Second-hand goods should be safe

Pushpa Girimaji
Pushpa Girimaji

Whether it is a mobile phone or a laptop, a car or a television set, consumers these days are constantly eyeing newer models and newer technologies in the market. The increasing purchasing power, constant upgradation of technologies, easy credit and exchange-old-for-new offers of manufacturers have all contributed to this changing attitude, where people want to give up old models for new ones. This has also created a huge used goods or second-hand goods market and provided those who cannot buy new products, an opportunity to own and enjoy the benefits of technology.

Several countries around the world have recognised the need to protect this burgeoning group of customers who buy second-hand goods, and passed laws and regulations to safeguard their interests. In Australia, for example, the

Consumer Affairs Act casts a responsibility on traders to ensure that the second-hand goods offered for sale are in sound working order and safe for use. The Product Safety Officers conduct compliance inspection at the retailers’ premises and impose huge financial penalties on those who fail to comply.

In the United Kingdom, anyone selling used electrical goods should ensure that the goods meet legal safety requirements. This safety requirement covers labelling, construction, design and manufacture, insulation and earthing, protection from electric shock and instructions for safe use, among others. Those who sell unsafe or incorrectly labelled electrical goods are liable to be prosecuted and punished with imprisonment and fine. In addition, those who sell these goods are also liable for any loss or damage caused to the consumer on account of such goods.

Similarly, in New Zealand the rights of those buying second-hand goods are protected under the Consumer Guarantees Act, which says that such goods must be of acceptable quality. In other words, they should be fit for the purpose for which they are sold, should be free of defects, should last for a reasonable time, and most important, should be safe.

In the US, the Federal Trade Commission enforces the used car rule to protect the interests of used car buyers. The rule, which covers all used car dealers in the country, stipulates that the dealers post a one-page buyers’ guide or a disclosure document in every car to ensure that people get in writing, information about the warranty protection that they have in case of a problem after purchase. The guide becomes a part of the sales contract and overrides any contrary provisions contained in the sales contract. The guide also gives customers certain important suggestions and warning, including the need for asking the dealer to put any promises that he may make in writing.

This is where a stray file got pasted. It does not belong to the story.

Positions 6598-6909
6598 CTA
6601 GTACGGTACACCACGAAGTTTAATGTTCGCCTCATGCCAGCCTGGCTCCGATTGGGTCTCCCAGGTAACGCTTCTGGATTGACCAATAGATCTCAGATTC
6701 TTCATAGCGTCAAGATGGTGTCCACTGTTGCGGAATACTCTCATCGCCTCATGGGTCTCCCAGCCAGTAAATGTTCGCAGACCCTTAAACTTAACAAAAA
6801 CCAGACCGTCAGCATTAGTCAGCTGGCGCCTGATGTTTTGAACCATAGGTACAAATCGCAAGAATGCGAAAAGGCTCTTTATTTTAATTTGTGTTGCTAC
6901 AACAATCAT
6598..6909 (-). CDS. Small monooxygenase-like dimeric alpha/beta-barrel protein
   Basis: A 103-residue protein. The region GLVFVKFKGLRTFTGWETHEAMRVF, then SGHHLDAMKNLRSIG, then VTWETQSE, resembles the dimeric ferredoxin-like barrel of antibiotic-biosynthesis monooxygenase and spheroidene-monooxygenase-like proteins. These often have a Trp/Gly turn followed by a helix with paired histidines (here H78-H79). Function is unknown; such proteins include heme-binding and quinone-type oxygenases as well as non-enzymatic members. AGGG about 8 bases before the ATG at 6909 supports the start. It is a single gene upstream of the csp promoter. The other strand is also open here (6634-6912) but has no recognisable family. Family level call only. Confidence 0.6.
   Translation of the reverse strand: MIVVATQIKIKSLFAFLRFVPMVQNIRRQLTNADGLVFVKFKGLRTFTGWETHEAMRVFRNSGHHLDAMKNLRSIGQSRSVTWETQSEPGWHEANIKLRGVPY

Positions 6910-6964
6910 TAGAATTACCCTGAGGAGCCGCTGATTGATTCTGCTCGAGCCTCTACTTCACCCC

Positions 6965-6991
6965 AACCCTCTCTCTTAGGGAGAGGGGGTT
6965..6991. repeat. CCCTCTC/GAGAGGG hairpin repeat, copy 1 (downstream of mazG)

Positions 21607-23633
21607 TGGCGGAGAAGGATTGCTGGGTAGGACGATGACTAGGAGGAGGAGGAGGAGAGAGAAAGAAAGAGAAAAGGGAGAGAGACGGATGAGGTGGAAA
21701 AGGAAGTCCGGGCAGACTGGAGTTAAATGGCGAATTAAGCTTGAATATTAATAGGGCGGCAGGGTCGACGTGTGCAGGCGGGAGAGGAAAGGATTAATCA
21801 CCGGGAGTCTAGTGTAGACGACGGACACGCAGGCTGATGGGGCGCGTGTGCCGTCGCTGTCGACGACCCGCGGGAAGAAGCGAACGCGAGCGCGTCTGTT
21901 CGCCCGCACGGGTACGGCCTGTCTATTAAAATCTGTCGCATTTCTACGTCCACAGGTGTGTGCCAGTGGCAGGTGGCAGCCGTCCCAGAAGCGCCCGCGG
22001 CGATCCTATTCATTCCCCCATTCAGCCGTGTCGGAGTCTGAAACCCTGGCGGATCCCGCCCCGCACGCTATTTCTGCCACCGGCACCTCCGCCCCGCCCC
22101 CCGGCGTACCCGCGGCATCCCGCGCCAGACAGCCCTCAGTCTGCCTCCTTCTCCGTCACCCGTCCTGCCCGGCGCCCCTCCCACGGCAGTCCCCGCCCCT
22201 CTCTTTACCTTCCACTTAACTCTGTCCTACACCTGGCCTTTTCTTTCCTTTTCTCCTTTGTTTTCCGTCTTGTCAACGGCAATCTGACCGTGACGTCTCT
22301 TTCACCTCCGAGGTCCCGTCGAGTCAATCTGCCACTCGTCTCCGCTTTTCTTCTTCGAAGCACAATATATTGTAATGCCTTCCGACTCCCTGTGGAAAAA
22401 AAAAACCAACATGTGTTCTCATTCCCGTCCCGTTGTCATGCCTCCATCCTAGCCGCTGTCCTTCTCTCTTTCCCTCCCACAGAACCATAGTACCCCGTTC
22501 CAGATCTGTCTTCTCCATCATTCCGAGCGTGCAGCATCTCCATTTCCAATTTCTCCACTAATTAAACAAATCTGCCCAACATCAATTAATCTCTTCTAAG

We in India do not have any such specific safeguards for those buying second-hand goods, and it is time we looked at this issue in-depth and came up with appropriate consumer-protection measures. Even if the goods are not brand new and have been used, they have to have a reasonable life and should be absolutely safe.

After all, even used goods do not come cheap, and those who buy them, too, have the right to a fair deal, besides other consumer rights such as the right to be protected against unsafe and hazardous goods, the right to choose and the right to information. It is absolutely essential that these rights are enforced in respect of second-hand goods too.

Today, the only way a person buying second-hand goods can get some protection is by asking the dealer selling such goods to issue a fresh warranty. In the case of Byford Leasing Ltd vs S.V.R.Rao, for example, the company had advertised the sale of reconditioned cars with a six-month warranty, but the person who purchased a car on the basis of such a promise found it to be defective and not even road-worthy. Here, the court directed Byford to refund the cost of the car along with 12 per cent interest and pay Rs 10,000 as compensation.